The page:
Beginner's Home Wine making Checklist
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What equipment do you need to make wine at home? Both the choice of equipment and the vocabulary of wine making may seem confusing to the beginner. Presque Isle Wine Cellars has you covered with a variety of resources that will assist you in mastering the home wine making process and have you fermenting your own wine at home in no time. Reading our wine making supply catalog or browsing our online supply store will help improve your vocabulary of wine and wine making terms, as will our Glossary of Home Wine making Definitions and Tips.
The following Wine making Equipment Basics may help you choose from among those wine making supply products which are necessary, those which are desirable, and those that are simply nice to have.
We strongly recommend that you use a book; it will be your best investment as a beginning winemaker. Our own PIWC Beginner's Book of Winemaking is a good and sufficient primer. For more complete books on the wine making process, we recommend Grapes into Wine, by Philip Wagner or the more technical Home Winemaking Step by Step, by Jon Iverson. There are many other texts available which will provide you with the needed background to begin making your own wine at home.
One of the most important ingredients is the raw material you choose to make the wine from. Grapes, fruit, and concentrates are the typical materials that beginning home winemakers will make their wine from. We much prefer grapes, but there are many fruits that can make exquisite wine, as well. If you start with your own fruit, you will need a crusher and press. Since they are an expensive investment, we suggest borrowing or renting one until you are sure home wine making is for you.
Presque Isle Wine Cellars rents grape crushers and presses to those close enough to visit us at our winery. We provide on-site use of them free of charge to those who purchase their grapes from us.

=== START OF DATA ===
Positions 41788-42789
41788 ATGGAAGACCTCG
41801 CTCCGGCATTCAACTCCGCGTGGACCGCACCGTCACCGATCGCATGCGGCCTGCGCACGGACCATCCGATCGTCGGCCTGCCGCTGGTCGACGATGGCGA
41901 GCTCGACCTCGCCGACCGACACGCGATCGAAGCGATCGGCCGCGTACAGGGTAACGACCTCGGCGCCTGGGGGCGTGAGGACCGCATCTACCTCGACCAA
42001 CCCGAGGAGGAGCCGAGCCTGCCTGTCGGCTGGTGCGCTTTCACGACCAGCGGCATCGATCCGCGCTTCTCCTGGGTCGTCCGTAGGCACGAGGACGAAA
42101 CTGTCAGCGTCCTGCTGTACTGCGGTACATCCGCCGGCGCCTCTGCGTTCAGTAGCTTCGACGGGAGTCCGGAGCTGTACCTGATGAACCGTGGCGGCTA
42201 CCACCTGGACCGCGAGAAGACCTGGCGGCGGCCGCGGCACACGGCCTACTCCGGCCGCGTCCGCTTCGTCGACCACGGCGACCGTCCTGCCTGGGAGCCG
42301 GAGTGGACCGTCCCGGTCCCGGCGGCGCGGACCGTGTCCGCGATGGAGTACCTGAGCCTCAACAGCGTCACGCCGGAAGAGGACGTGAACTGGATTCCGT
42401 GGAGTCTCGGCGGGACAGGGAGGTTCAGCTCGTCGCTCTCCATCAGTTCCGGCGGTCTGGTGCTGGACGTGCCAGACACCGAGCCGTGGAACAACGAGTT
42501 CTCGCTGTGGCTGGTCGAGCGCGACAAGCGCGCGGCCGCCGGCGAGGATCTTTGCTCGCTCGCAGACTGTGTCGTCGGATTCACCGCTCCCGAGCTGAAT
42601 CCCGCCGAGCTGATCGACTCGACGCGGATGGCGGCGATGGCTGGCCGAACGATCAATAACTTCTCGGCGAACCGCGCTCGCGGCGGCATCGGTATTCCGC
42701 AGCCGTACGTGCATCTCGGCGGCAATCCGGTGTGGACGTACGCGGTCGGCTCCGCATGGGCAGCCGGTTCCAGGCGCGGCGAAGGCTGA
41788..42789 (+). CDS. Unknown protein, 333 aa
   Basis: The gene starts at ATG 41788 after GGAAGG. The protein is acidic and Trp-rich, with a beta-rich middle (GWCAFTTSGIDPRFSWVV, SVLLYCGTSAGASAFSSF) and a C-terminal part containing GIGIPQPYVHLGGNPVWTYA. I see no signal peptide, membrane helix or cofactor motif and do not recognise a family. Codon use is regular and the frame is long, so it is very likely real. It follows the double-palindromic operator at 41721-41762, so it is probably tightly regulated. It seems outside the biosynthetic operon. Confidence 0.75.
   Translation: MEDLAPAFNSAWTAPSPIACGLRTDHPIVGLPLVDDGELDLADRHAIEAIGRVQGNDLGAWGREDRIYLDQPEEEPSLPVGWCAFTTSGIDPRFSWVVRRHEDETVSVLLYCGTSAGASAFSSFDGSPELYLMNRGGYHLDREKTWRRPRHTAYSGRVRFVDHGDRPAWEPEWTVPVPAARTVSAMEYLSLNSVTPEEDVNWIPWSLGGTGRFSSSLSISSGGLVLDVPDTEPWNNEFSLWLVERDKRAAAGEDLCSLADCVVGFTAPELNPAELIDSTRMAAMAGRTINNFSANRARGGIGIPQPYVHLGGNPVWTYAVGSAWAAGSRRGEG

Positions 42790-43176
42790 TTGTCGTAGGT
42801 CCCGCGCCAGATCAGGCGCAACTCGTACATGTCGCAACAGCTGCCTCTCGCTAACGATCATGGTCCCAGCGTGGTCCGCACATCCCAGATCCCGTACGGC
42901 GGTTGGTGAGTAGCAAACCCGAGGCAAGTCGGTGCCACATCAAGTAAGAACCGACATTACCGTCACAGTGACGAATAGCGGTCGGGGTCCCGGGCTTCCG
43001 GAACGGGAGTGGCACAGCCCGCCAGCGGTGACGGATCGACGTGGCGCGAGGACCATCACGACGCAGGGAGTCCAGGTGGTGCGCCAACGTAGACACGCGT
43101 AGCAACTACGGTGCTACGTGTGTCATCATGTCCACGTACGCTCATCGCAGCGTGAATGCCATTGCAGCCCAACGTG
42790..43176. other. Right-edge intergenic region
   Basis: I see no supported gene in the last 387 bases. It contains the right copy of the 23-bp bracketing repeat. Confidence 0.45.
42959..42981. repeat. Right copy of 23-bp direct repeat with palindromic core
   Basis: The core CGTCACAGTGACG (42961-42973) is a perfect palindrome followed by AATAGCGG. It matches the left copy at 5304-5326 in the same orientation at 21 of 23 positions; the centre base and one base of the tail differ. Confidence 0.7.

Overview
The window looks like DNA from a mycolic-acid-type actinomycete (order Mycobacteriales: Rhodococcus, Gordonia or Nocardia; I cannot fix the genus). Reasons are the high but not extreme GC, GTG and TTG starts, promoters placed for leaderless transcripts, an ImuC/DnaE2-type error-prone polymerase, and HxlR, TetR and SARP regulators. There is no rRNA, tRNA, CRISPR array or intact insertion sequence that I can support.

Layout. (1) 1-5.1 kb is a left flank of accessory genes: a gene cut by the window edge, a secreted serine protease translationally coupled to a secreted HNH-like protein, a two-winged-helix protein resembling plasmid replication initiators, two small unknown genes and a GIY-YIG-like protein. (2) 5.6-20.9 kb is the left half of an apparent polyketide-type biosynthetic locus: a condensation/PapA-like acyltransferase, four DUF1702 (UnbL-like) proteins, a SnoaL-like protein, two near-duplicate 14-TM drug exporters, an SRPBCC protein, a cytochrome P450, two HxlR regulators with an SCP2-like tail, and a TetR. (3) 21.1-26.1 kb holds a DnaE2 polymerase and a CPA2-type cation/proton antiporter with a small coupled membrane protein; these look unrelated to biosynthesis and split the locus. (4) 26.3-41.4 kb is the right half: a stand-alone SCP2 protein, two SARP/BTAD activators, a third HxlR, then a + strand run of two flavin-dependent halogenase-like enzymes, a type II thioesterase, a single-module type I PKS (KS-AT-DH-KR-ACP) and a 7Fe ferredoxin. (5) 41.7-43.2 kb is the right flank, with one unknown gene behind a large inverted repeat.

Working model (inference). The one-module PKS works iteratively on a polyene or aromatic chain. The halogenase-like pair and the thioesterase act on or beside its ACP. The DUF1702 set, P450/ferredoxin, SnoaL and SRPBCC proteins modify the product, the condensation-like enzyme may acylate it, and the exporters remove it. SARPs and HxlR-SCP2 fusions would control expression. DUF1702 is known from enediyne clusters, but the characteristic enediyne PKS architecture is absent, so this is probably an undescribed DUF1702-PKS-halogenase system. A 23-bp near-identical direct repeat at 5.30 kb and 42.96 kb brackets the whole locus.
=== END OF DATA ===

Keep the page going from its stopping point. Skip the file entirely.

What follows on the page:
However, you won't need a crusher or a press if you choose to begin with juice or concentrate. We offer fresh grapes and juice from local vineyards at the winery during the fall harvest, typically from mid-September through October. A new product since 2013, we offer fresh Italian Juice Pails at the end of our fall harvest. We also offer fresh Chilean Juice Pails in the Spring, typically in late April. Most recently, we began offering Spanish Juice and Must- frozen in Spain, available year round and available to be shipped to your door.
We also offer a wide assortment of fruit and grape concentrates for wine making which are desirable when fresh grapes and juice are not in season, and to acquire juice from regions that otherwise may not be available to purchase at a location near you. Wine making with concentrates can result in exquisite wine that, with the right care, can even win awards and medals in home wine making competitions. More so, concentrates are available year round- so if you find room in your wine cellar, you can always fill it with fermenting wine from a quality wine making concentrate kit.
Other essential items are covered below. Beginners are urged to consider a Home Wine making Equipment Kit that combines all the basic equipment you will need to make wine at home into a convenient and economical package.
Five gallon glass water jugs (carboys) are the preferred container to ferment your home made wine. They are easy to clean and don't deteriorate in storage or interact chemically with the wine. You will also be able to easily observe the wine fermentation. Three, six and seven gallon carboys are alternatives. One gallon jugs require more care because of the risk of oxidation. Beer kegs also make good containers. Plastic containers should be used only for short term storage because of their permeability to air.
Wine Barrels can impart wonderful characteristics and oak flavors to your wine but are quite expensive and small size wine barrels (less than 30 gallons) offer some problems - they may leak, evaporation losses may be 10% per year , and with small barrels the surface area to volume ratio is too high. Most amateur winemakers should avoid wine barrels unless you can take the time to care for them properly, have room for and can handle larger sizes, and are willing to make the sizable investment to purchase them. The use of barrel alternatives such as Oak-Mor or wine making oak chips is a quite reasonable and economical alternative to barrel aging that is used successfully by many home wine makers.